Experiencedly yours as ever,

The Rev. Dr. David "I'll start watching my mouth around certain movie stars the days they start paying my mortgage" Terry

www.davidterryart.com

Acquired Objects said...

What a wonderful life you have had so far and just think of all the adventures ahead of you. I loved reading about your friends from your past life and friends from your new life coming out to see you, how very exciting. What I think I loved most though was how Mother Nature is asking you to “pay attention” to her. We’re fortunate enough to live in the country where Mother Nature is always rearing her head to be noticed. Even though we’ve lived in our home for fifteen years there isn’t a day that goes by where I don’t notice something new. I’m glad you gave up acting to become a writer living in France because now we get the pleasure of sharing in your life in a small way too.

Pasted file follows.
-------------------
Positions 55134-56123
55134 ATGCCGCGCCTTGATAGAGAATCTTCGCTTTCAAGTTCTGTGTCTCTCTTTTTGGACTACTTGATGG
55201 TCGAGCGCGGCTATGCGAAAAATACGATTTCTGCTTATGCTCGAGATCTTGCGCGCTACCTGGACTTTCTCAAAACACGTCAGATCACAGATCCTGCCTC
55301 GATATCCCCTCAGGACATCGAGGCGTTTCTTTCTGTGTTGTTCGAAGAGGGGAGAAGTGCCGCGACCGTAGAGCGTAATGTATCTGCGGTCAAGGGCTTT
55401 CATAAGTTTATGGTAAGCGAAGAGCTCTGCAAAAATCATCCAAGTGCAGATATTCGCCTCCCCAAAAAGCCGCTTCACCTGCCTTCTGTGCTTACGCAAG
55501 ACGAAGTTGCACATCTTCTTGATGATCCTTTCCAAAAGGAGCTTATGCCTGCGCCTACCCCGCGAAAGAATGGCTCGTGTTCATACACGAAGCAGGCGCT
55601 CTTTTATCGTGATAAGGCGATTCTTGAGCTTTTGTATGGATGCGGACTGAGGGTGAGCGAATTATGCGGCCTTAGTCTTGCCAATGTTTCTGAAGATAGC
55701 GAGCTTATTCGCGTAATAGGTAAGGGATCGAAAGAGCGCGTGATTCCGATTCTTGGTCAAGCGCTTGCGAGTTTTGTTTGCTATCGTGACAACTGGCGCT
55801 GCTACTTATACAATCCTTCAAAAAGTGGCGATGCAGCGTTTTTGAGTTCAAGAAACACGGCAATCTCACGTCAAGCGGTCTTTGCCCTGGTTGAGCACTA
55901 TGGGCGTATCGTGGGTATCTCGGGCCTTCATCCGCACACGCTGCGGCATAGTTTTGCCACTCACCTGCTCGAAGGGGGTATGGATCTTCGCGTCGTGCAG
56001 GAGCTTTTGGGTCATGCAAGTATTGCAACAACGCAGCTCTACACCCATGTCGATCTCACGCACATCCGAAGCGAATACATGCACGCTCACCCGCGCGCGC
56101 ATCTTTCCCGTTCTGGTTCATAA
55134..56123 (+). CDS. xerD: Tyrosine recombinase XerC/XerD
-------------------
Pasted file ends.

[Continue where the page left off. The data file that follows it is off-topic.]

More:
Have a wonderful weekend Heather!
Debra

blue fruit said...

Curious as to what was in the lengthy and witty response...sad it was lost because I love reading your words....the joys of technology.

I do assume that you will write some sort of a memoir type book of your adventures Heather? Complete with all the wonderful images of the places you have discovered on the journey?

Lost in Provence said...

Dear Rev. Dr. David, I DID have to google something--that quote! Working on it...